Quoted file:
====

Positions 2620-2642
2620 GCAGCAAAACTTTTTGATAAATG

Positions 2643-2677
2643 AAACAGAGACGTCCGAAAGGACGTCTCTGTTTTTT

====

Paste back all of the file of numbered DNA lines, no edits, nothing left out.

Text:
Positions 2620-2642
2620 GCAGCAAAACTTTTTGATAAATG

Positions 2643-2677
2643 AAACAGAGACGTCCGAAAGGACGTCTCTGTTTTTT